The transition to low-carbon infrastructure aims to provide a resolution to the ills of climate change, which necessitates alternatives to current insufficiencies within the industry to reduce greenhouse gas emissions. While this movement toward sustainability can be desirable, opting for natural sand does not exempt the resource from putting pressures on the environment.
With ecological sustainability in mind, researchers Sangwon Suh, Dimitra Ioannidou and Guido Sonnemann — with the Bren School of Environmental Science & Management of UC Santa Barbara and L’Institut des Sciences Moléculaire of the University of Bordeaux — aimed to highlight the limitations of a future that implements a low-carbon transition in infrastructure when utilizing natural sand as “relief.” Their research is published in the Journal of Industrial Ecology.
While sand may seem abundant and readily available, the usability of certain sand reserves can be deceiving.
Suh, a UCSB professor who has a background in environmental engineering and specializes in industrial ecology, explained, “You see a great amount of sand on beaches. If you even take a look on campus, we definitely have what may seem to be a lot of it. Typically, people do not see it as a limiting resource and [think] that it is abundant as sea water, but in reality, there is not enough sand for construction purposes. This is not just any sand — it has to meet a certain quality to [be usable].”
Under experimentally projected Shared Socioeconomic Pathways (SSP) in different countries, the researchers estimated the future consumption of sand with the current consumption rates in order to give a value for the historic sand consumption per country. This measurement, along with the sand intensity of construction for buildings and infrastructure, was utilized to create a visual representing the global sand requirements for a 15-year period under the different SSPs, from 2015 to 2030.
The different scenarios in chronological order from SSP1 to SSP3 scale from higher, more aggressive approaches to low-carbon transition to lower, more economically framed GDP estimates for developing countries in the SSP2 and SSP3 scenarios. As depicted by the graph, a highly focused global trend toward more renewable substitutes for bitumen and concrete shows a heavy demand in natural sand that only increases.
The research revealed that in comparison to the last 40 years of sand consumption, this projected period of natural sand demand from 2015-2030 requires 500 billion metric tons of sand, which is greater than a twofold increase.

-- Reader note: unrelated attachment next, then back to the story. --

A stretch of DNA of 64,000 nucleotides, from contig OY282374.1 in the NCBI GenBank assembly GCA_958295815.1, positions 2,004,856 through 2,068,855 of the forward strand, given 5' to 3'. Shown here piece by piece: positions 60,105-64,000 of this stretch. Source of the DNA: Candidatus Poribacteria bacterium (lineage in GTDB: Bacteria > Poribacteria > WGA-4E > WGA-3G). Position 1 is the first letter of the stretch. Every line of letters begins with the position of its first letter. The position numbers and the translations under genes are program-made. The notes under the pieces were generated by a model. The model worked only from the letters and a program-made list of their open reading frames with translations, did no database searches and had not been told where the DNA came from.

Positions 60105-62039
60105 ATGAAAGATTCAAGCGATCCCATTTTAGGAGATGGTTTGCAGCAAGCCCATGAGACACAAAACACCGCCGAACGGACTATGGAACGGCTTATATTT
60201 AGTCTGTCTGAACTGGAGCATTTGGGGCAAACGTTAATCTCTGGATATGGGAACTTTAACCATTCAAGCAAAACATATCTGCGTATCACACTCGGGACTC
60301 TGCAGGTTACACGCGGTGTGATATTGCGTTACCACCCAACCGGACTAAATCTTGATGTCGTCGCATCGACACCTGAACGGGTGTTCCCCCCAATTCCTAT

A low-carbon transition within infrastructure would incentivize the minimization of energy expenditures and therefore, carbon dioxide and greenhouse gas emission. However, Ioannidou, whose postdoctoral research involves the analysis of resources for natural construction, pointed out, “The trade-off could mean the depletion of sand in certain regions.”
This demonstrates that while it is desirable in an ecological sense to utilize sand as a sustainable alternative, the infrastructure demand cannot be properly met by local resources in some regions.
Ioannidou explained, “Implementation in different world regions should be taken on a case-by-case basis, and we should try to see in every region what resources should [be used] from the economy and environment’s point of view.”
The researchers broke down the sand demand in current extractions compared to the projections for each SSP. These projections may allow industrial ecologists to prevent the overconsumption of a region’s natural sand deposits and come to a better understanding of what is needed.
As this research is more visible to the public, Ioannidou emphasizes that the public as well as people in construction must note, “Planetary boundaries [exist]. We should not go beyond the planetary boundaries in both carbon emissions and the Earth’s materials. This awareness is growing within people … and through this, I believe we can change a lot of things.”
This research calls attention to the need to develop technologies for sand conservation in the future. The further exploration of such advancements could mean a promising future within low-carbon transition.
As Suh put it, “Low-carbon transmissions and greenhouse transmissions are — as soon as this [COVID-19] crisis is over — an unmistakable reality that we must face. If we are to cope with climate change, the type of change we need to introduce and the impact of climate change response should be even much more fundamental and should last in the economic structure in the long run.”
As the world moves forth past temporary issues, climate change remains a paramount concern for the human race.
Suh continued, “[In our responses to climate change], we need to understand what the implications of such changes [in the world] are, and we should think about the other environmental facts and limiting factors. Low-carbon transition cannot come for free, and it is naive to think this.”